I still have my Neo\Paul Shaffer sunglasses, but they’re really falling apart. They’ve been folded closed so many times that the black has rubbed off the sides. And the tint is starting to bubble around the edges, something I became painfully aware of on my last trip to the beach: Lisa asked if I had sand all over my glasses. Nope, it was spots where the tint had come off.

So recently I stepped up and got the sunglasses of my dreams: a genuine pair of Ray Ban Clubmaster sunglasses in my prescription and everything:

Ray Ban
(click to embiggen)

Maybe I look like a big dork in them, but I don’t care. I’ve wanted a pair of sunglasses like these since 1987 and I finally got them… 27 years later!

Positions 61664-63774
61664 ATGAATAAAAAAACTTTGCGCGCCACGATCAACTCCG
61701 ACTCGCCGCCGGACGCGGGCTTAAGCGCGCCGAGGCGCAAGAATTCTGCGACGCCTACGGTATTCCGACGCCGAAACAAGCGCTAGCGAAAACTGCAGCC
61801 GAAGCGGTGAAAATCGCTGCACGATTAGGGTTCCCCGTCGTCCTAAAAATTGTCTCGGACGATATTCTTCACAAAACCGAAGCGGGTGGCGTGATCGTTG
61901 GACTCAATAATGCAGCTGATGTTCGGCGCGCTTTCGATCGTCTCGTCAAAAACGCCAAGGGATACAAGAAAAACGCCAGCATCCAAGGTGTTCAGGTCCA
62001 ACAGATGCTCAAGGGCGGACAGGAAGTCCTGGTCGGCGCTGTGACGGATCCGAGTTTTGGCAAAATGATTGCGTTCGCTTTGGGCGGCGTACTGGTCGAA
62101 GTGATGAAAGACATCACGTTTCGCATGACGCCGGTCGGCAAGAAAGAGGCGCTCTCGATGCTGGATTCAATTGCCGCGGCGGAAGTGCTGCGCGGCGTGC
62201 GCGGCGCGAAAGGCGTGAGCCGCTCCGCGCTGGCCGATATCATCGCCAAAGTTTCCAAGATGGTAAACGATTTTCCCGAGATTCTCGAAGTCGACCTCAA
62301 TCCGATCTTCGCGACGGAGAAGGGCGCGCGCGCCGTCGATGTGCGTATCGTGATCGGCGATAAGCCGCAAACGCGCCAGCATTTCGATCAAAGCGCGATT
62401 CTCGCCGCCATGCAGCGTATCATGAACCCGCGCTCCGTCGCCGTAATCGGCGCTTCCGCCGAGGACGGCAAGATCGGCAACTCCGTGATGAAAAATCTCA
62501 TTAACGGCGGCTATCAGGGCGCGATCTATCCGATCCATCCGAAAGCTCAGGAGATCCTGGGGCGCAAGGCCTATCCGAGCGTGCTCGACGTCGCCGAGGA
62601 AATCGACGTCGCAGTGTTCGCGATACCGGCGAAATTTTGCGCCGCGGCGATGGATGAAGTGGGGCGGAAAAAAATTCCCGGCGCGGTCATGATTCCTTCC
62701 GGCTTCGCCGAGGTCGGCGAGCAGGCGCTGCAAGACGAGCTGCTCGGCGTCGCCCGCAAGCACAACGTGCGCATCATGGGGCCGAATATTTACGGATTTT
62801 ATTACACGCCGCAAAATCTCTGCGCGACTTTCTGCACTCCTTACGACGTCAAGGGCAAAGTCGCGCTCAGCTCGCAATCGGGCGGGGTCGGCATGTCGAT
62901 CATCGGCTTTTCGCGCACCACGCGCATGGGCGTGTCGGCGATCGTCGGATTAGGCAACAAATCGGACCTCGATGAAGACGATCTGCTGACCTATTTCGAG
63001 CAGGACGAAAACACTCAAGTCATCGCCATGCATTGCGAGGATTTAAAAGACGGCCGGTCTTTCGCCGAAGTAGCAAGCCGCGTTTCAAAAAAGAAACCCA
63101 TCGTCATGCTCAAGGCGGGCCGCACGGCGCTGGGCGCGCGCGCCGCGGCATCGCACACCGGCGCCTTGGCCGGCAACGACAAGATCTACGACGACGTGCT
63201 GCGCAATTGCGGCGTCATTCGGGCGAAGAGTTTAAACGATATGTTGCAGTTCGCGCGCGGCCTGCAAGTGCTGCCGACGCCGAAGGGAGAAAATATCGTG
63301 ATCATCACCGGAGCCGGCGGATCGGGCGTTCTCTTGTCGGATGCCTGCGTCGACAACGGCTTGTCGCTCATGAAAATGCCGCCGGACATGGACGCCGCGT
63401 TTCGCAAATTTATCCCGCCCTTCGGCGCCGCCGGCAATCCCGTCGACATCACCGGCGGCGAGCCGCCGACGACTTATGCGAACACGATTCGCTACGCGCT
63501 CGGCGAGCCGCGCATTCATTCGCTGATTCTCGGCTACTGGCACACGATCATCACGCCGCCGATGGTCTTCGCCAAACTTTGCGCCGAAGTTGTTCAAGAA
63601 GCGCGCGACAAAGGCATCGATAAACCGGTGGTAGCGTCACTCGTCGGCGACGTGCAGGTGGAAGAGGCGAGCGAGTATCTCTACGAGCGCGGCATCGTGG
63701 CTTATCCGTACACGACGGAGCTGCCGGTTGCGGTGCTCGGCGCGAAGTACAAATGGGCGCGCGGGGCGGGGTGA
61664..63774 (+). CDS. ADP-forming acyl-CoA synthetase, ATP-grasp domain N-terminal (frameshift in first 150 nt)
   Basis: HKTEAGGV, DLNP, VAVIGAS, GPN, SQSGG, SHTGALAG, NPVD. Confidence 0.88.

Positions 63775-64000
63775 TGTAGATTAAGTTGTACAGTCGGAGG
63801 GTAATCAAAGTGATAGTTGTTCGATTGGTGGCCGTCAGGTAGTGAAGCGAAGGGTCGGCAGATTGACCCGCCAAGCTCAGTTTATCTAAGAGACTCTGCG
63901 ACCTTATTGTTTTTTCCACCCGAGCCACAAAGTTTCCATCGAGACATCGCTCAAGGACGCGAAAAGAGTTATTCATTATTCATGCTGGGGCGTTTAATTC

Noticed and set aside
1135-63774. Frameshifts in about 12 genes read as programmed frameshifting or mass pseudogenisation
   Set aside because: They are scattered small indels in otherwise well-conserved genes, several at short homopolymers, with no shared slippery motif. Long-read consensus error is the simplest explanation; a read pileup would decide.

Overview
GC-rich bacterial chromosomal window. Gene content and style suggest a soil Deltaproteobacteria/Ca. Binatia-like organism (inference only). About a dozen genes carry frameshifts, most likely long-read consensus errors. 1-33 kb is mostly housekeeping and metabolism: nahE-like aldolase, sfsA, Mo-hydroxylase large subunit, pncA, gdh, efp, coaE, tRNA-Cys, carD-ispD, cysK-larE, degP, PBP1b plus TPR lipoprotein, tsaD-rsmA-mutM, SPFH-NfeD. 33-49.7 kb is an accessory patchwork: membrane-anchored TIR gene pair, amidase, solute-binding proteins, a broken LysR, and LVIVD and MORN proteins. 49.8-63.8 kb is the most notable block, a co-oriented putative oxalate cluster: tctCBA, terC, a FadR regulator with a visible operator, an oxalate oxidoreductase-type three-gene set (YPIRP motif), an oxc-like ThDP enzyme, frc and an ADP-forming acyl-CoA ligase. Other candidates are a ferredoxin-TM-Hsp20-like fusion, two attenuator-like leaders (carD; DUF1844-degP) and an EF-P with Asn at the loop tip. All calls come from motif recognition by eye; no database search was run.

A big thanks to Dr. Mike at Advanced Family Eye Care for helping to make my dreams come true!

Quote of the Day

Seriously, folks… Justified has the BEST dialogue of any show on TV, period:

“Disposing of murder victims for money, why that leaves a bad taste in a Christian’s mouth. A small town don’t run on a 24-hour news cycle… a small town NEVER forgets. Now word’s goin’ burn through these hills and hollers like a wildfire. People o’ Harlan County, rich and poor, will marvel at your debasement and venality. They will spit venom when they speak your name and they will take your suicide as the last act of a coward. Now your reputation is ruined, your good word worthless, but death will not be the end of your suffering. For generations, your children and your children’s’ children will have a mark against their name, and THAT will be your legacy.”

– Walton Goggins as Boyd Crowder
in Justified, “Shot All To Hell”